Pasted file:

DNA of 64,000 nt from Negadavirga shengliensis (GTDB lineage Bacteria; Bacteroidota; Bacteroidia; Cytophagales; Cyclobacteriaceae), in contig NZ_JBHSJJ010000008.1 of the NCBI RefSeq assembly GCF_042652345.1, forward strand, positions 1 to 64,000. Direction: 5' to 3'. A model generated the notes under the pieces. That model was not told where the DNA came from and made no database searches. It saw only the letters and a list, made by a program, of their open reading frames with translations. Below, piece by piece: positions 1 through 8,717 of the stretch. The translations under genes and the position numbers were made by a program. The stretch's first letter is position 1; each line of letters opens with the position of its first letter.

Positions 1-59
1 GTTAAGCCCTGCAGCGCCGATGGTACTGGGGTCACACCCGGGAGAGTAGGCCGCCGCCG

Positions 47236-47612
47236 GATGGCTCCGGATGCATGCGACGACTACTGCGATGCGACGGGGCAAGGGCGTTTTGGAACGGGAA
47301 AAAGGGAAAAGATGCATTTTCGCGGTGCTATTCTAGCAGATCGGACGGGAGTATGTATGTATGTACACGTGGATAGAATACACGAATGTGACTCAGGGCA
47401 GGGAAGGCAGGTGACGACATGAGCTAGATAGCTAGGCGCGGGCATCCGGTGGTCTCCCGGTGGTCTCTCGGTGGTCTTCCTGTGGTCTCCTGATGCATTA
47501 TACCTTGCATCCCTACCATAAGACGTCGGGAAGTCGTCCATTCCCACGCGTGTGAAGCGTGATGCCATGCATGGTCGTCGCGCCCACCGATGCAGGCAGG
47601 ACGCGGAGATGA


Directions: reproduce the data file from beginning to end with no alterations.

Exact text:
DNA of 64,000 nt from Negadavirga shengliensis (GTDB lineage Bacteria; Bacteroidota; Bacteroidia; Cytophagales; Cyclobacteriaceae), in contig NZ_JBHSJJ010000008.1 of the NCBI RefSeq assembly GCF_042652345.1, forward strand, positions 1 to 64,000. Direction: 5' to 3'. A model generated the notes under the pieces. That model was not told where the DNA came from and made no database searches. It saw only the letters and a list, made by a program, of their open reading frames with translations. Below, piece by piece: positions 1 through 8,717 of the stretch. The translations under genes and the position numbers were made by a program. The stretch's first letter is position 1; each line of letters opens with the position of its first letter.

Positions 1-59
1 GTTAAGCCCTGCAGCGCCGATGGTACTGGGGTCACACCCGGGAGAGTAGGCCGCCGCCG

Positions 47236-47612
47236 GATGGCTCCGGATGCATGCGACGACTACTGCGATGCGACGGGGCAAGGGCGTTTTGGAACGGGAA
47301 AAAGGGAAAAGATGCATTTTCGCGGTGCTATTCTAGCAGATCGGACGGGAGTATGTATGTATGTACACGTGGATAGAATACACGAATGTGACTCAGGGCA
47401 GGGAAGGCAGGTGACGACATGAGCTAGATAGCTAGGCGCGGGCATCCGGTGGTCTCCCGGTGGTCTCTCGGTGGTCTTCCTGTGGTCTCCTGATGCATTA
47501 TACCTTGCATCCCTACCATAAGACGTCGGGAAGTCGTCCATTCCCACGCGTGTGAAGCGTGATGCCATGCATGGTCGTCGCGCCCACCGATGCAGGCAGG
47601 ACGCGGAGATGA